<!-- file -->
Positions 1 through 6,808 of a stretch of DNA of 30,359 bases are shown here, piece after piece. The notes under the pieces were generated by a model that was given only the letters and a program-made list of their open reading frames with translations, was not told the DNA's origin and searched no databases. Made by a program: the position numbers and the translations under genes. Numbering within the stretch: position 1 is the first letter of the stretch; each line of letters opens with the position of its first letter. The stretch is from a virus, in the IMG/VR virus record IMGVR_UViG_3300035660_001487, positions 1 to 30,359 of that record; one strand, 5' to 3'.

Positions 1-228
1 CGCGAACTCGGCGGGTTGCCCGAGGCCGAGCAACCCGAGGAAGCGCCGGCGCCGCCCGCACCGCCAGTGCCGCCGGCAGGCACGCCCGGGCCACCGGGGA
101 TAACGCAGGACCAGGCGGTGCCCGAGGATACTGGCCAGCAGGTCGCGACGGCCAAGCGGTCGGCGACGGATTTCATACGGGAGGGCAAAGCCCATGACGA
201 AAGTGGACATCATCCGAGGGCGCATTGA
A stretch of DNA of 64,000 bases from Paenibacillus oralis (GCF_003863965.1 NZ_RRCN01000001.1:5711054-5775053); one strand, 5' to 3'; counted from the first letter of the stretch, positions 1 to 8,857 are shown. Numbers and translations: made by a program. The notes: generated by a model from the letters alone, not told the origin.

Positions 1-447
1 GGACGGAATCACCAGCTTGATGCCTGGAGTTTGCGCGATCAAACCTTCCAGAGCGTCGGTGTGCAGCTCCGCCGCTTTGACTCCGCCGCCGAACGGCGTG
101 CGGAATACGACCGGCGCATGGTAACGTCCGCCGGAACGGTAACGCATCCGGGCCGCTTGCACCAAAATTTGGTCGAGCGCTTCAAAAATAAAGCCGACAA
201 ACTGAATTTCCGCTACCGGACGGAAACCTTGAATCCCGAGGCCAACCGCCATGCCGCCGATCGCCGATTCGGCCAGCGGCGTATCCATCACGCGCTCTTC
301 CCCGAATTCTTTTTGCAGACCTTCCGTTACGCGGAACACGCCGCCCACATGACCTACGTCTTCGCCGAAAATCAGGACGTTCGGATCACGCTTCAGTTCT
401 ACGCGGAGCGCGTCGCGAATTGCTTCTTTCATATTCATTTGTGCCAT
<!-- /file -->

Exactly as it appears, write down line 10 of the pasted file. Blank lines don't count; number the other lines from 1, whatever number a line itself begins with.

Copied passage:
201 ACTGAATTTCCGCTACCGGACGGAAACCTTGAATCCCGAGGCCAACCGCCATGCCGCCGATCGCCGATTCGGCCAGCGGCGTATCCATCACGCGCTCTTC